3 Generations of Kelly Women Tread the Boards of the Opera House in Wexford
By Stephanie Dufresne
No woman is an island, and my career as a performative artist has never been an individual pursuit, but rather a cumulative journey fostered and supported by several generations of family and friends. Never has this been more apparent to me than in the run up to my performance in Irish National Opera’s production of Gluck's Orfeo ed Euridice at the National Opera House on the 2nd of March. Performing on the stage of the National Opera House has been a lifetime dream of mine and an opportunity I’ve been anticipating since I started performing. During a childhood spread over a myriad of different countries and continents, one facet of my upbringing was always consistent, and that was my mother and my grandmother’s love for the arts and especially opera.
Raised in 1950s Wexford, my mother Clare and grandmother Angela were some of the first community ensemble members of the Wexford Festival Opera and enjoyed many seasons performing there from the 1960s through to the 1980s. My grandmother and mother's memories of performing in the opera; stories of sliding down slippery raked stages mid show, hysterical prima donnas and flings with chorus masters (sorry Mam), are some of my most vivid memories and doubtlessly laid the foundation for my obsession with dance and the theatrical arts. Throughout my time studying dance in Rotterdam, the Netherlands and dancing in London and Ireland, my parents and grandparents have been a constant support and have travelled the length and breadth of the country to watch me perform.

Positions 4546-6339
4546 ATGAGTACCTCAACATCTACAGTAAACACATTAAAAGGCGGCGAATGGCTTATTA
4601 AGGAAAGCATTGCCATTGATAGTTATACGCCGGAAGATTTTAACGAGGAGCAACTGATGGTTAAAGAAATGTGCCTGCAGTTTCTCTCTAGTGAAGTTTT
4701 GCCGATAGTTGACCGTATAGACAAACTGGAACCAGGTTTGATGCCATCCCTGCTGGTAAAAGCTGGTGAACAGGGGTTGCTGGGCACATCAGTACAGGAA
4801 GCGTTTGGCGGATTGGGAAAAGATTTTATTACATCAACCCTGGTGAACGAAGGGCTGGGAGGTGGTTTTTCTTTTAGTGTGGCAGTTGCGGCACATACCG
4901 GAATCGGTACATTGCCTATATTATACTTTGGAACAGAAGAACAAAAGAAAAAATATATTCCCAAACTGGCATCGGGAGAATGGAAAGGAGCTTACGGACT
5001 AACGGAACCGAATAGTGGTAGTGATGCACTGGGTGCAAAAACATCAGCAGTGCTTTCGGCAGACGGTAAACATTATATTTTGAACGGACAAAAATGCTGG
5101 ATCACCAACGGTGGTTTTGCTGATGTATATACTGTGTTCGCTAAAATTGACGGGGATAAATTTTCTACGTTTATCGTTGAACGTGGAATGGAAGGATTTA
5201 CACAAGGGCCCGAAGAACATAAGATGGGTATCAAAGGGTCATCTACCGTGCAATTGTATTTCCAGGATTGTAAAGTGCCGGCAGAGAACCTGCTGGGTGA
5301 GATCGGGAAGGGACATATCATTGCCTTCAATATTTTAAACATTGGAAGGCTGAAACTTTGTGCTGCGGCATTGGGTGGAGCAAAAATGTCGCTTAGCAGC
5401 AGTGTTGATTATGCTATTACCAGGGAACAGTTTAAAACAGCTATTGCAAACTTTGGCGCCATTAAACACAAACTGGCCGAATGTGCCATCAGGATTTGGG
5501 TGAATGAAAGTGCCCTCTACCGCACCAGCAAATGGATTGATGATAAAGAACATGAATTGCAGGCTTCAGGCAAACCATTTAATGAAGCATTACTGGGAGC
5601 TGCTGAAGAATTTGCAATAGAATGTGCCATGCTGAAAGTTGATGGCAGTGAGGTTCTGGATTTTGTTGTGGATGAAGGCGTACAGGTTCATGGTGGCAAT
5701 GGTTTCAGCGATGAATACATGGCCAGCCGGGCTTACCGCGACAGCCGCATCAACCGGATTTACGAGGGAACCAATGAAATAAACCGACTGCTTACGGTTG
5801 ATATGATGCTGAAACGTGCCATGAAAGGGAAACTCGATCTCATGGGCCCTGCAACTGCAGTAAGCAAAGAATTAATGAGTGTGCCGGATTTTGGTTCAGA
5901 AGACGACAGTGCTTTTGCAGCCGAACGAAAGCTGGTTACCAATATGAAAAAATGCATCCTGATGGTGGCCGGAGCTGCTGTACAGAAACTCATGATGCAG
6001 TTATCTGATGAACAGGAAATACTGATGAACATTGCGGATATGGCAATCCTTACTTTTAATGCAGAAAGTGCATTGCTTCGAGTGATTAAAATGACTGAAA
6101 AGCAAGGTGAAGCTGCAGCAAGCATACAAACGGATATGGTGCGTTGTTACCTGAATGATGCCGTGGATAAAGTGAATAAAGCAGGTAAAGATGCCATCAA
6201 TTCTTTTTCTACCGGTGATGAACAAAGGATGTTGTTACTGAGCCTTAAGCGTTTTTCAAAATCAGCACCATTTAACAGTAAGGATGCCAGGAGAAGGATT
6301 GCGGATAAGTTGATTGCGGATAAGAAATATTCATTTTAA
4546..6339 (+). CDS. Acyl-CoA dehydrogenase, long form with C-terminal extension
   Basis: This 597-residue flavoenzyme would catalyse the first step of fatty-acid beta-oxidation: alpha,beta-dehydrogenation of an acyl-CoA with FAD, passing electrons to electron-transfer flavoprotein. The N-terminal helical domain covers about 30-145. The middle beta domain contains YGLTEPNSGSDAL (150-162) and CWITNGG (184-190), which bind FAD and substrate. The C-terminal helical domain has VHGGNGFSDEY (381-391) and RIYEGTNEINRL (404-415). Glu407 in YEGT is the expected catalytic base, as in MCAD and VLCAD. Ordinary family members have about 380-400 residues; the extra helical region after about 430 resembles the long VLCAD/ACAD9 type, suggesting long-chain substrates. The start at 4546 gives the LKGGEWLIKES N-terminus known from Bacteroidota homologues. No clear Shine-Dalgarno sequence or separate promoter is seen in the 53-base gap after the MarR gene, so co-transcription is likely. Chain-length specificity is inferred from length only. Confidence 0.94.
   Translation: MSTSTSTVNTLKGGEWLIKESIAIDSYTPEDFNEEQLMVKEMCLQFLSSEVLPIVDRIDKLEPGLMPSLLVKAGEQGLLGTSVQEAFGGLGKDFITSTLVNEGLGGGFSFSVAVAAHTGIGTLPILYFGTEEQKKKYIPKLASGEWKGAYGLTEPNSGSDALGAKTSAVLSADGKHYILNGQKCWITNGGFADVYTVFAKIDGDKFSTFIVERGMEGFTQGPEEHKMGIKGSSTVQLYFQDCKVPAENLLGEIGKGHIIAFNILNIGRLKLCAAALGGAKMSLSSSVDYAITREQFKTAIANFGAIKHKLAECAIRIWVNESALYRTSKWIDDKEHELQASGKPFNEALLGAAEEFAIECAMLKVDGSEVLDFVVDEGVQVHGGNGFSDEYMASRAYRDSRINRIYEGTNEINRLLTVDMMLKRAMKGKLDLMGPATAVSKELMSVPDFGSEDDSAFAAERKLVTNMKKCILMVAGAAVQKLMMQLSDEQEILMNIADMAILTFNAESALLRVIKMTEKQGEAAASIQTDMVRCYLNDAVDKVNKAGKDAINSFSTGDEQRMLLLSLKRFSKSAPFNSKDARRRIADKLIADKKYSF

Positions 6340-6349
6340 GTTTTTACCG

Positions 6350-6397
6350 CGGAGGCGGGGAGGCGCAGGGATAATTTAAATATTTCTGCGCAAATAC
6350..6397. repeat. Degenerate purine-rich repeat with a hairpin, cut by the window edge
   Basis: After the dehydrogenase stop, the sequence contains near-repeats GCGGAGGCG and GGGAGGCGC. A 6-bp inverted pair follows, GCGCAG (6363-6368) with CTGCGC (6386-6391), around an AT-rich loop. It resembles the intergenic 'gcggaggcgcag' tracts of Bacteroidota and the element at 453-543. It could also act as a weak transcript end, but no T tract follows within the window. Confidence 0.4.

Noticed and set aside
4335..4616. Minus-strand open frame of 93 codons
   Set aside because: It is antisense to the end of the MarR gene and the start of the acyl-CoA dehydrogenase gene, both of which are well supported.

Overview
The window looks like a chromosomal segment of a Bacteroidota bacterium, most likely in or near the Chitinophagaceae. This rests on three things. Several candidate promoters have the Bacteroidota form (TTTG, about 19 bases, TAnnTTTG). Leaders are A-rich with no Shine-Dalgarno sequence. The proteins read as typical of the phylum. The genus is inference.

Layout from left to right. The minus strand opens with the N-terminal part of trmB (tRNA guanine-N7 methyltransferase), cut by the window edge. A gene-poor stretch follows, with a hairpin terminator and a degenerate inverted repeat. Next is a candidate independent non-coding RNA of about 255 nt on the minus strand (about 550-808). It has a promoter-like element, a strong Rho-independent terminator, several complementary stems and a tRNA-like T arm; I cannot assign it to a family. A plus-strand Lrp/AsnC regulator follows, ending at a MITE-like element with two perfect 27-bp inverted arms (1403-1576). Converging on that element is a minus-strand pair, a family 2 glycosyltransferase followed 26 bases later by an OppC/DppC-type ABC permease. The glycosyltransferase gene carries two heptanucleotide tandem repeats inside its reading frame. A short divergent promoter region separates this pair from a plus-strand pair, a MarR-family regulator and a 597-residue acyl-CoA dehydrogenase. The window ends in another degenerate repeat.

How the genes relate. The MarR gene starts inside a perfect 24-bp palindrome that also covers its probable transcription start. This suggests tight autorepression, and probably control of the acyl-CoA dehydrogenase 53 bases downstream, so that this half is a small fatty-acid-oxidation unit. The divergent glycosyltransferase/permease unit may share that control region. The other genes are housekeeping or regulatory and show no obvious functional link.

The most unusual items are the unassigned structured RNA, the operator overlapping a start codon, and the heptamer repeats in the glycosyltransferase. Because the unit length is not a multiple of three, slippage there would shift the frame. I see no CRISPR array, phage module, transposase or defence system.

Angela Kelly as part of the Wexford Opera chorus (left) and Claire Kelly in Handel's Orlando (right)
My grandmother, now 90, suffers from dementia and lives in a care facility in Meath. She struggles to remember who we are and where she lives, but when I mention to her that I am in a production of Orfeo, she wants to know whose version it is (Gluck) and whether "the team are any good?” (Yes). The nursing home carers tell us they love to listen to her sing and that she begins unprompted when certain songs are played. I like the idea that there are certain parts of the brain that are slower to degenerate than others, and for my grandmother it seems, the part of her brain that loves opera, is one of them.
Stephanie Dufresne (right) in Orfeo ed Euridice
The building of Wexford Opera, now the National Opera House, has been completely regenerated and modernised and the Wexford Opera Festival continues to grow from strength to strength. But some histories are not carried in the bones of a building, but instead in the stories and blood of performers and audience members. I will be the third generation of Kelly women to tread the boards of the opera house in Wexford. When I perform on the 2nd of March, it’s not just me performing, it is also the legacy of the women that have come before me, and will come after...unless my kids become accountants.
You can see Stephanie Dufresne performing at the National Opera House on the 2nd March. Full tour details can be found here. http://www.irishnationalopera....